Lela Vukovic, Ph.D., center, assistant professor of chemistry and biochemistry at The University of Texas at El Paso, combines chemistry and artificial intelligence to develop new computational tools to design sensors that detect the presence of brain-relevant molecules, and thus gain a better understanding of human behavior. With Vukovic are, from right, Payam Kelich, doctoral student, and Huanhuan Zhao, master’s student researcher. Photo: J.R. Hernandez / UTEP Communications
Lela Vukovic, Ph.D., assistant professor of chemistry and biochemistry at The University of Texas at El Paso, is combining chemistry and artificial intelligence to develop new computational tools that will be incorporated into the design of sensors used to detect brain-relevant molecules.
“This research will provide new artificial intelligence methodologies for analyzing large experimental datasets of DNA sequences that many experimental groups are obtaining in high-throughput experimental studies enabled by modern sequencing methodologies, as well as smaller experimental datasets generated with lower throughput methods,” Vukovic said.
“The goals of our methods are to learn from these experimental datasets and predict new sequences of DNA molecules that can bind to and recognize other molecules of high biomedical interest. We are planning to apply these methods in new projects that are under development.”
The goal is to gain a better understanding of human behavior. The study is supported by a grant from the National Science Foundation (NSF).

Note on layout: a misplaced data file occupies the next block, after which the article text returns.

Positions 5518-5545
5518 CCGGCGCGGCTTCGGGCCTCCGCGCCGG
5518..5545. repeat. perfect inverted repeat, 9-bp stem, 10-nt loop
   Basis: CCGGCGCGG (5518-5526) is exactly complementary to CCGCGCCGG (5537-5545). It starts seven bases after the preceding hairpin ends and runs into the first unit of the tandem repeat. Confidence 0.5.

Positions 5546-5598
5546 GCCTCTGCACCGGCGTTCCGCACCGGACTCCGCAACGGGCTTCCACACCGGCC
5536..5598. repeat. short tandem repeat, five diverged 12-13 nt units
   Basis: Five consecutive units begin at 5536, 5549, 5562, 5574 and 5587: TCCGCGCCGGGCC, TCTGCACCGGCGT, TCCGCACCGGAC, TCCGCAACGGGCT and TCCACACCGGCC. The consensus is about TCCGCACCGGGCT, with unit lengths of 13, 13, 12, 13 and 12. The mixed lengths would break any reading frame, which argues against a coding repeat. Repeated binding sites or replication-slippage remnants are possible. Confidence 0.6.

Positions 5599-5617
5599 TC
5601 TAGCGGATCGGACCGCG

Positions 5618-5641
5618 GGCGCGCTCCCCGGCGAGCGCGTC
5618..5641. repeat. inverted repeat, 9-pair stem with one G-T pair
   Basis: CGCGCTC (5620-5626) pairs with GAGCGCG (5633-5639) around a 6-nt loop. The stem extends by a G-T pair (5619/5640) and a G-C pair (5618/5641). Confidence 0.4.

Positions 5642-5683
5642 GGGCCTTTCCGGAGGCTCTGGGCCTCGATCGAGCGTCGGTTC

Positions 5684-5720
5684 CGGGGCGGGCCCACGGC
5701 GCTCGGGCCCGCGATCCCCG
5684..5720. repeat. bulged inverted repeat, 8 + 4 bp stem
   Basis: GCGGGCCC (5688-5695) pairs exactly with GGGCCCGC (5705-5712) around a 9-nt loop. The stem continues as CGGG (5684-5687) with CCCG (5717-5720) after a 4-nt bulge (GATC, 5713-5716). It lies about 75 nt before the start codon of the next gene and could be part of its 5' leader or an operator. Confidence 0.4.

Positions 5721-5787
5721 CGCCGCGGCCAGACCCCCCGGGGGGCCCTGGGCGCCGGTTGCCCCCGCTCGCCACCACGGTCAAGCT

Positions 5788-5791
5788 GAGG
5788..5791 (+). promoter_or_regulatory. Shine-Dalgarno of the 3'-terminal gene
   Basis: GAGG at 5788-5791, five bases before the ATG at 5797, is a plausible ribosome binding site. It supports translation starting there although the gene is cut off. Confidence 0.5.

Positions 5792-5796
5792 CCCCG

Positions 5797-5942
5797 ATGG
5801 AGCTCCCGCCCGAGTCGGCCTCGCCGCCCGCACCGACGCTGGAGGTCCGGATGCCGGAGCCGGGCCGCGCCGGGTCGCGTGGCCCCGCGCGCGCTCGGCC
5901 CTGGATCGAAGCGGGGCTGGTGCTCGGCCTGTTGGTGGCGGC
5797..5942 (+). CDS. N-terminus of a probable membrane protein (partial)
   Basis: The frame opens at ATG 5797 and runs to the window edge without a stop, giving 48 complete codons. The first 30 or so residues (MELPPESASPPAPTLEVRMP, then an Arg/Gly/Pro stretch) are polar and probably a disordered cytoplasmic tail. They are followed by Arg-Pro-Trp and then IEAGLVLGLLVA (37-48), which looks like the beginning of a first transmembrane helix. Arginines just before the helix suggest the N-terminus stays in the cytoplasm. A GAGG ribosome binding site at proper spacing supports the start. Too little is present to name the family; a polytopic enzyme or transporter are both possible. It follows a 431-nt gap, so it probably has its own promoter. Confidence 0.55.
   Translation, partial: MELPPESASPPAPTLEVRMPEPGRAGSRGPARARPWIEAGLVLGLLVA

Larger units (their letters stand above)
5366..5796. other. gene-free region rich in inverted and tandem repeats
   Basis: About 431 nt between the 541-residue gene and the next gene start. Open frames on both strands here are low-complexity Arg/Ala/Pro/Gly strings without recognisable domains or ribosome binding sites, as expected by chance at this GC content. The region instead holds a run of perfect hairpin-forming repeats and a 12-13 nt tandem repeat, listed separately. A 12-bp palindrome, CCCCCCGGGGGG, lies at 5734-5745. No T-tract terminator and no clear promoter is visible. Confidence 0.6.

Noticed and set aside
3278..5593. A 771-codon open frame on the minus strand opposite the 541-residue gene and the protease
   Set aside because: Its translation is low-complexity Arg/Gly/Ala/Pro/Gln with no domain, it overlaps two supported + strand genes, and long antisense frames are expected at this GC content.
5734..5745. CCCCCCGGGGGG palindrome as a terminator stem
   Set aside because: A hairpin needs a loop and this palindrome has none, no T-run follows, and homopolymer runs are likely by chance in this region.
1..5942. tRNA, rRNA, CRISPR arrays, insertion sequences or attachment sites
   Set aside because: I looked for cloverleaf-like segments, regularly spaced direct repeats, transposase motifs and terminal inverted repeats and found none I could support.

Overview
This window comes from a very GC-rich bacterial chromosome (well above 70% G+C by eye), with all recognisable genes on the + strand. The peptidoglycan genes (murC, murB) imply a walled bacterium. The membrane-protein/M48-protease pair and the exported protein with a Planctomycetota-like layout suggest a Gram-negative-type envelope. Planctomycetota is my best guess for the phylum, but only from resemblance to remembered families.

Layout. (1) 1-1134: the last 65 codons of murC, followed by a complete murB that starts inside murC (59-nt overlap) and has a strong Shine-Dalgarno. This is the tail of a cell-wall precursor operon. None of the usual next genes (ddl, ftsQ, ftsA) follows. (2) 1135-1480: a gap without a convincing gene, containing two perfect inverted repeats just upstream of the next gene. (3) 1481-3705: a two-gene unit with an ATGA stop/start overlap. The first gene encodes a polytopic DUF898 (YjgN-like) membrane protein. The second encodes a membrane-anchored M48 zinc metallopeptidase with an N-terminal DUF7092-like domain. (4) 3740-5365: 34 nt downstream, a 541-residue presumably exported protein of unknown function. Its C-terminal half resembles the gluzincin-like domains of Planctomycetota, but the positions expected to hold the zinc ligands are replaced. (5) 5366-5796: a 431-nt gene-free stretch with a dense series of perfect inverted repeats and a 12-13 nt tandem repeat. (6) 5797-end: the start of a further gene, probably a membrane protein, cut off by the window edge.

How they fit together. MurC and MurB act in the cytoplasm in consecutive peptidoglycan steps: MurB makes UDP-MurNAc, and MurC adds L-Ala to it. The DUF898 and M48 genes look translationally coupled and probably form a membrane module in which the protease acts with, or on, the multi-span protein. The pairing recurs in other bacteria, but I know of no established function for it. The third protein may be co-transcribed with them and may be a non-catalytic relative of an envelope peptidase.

Vukovic leads the study in collaboration with Markita Landry, Ph.D., assistant professor of chemical and biomolecular engineering at the University of California, Berkeley.
The research focuses on developing sensors for two molecules — serotonin and oxytocin — which are involved in human mood, emotions, social behavior, and their dysregulation in disorders such as depression and autism.
The new sensors are based on DNA molecules wrapped around carbon nanotubes, which will detect serotonin and oxytocin in the sample by emitting light. The interdisciplinary project will lead to new methods for discovery of useful DNA molecules that can bind to serotonin and oxytocin and change the amount of light that the nanotube emits.
These methods will address the lack of sensing tools available to detect biological molecules present in cells, tissue and live organisms, and will create understanding of how certain biological molecules allow the brain to communicate with the body. They could then be applied toward developing new DNA-based nanoscale tools for detection and recognition of other biological target molecules of interest.
This endeavor provides UTEP students with unique opportunities to contribute to development of new biomedical tools, and to learn about and apply artificial intelligence methods. It also further strengthens the University’s connection with fellow top tier research university, UC Berkeley.
“We are excited that our graduate student who developed this project from the concept stage, Mr. Payam Kelich, will be able to make collaborative summer visits to UC Berkeley through the grant. We are also recruiting more graduate students to the project,” Vukovic said.
“A part of this proposal is the ongoing work of incorporating computational chemistry into physical chemistry laboratory courses with Professor Dino Villagran and our laboratory coordinator, Ms. Brittany Ruch. It has been a wonderful experience to train our undergraduate students in modern computational chemistry techniques. The research in the funded project will also provide the basis for demonstrations on science behind serotonin and oxytocin to middle school student groups, which we hope to commence when safe.”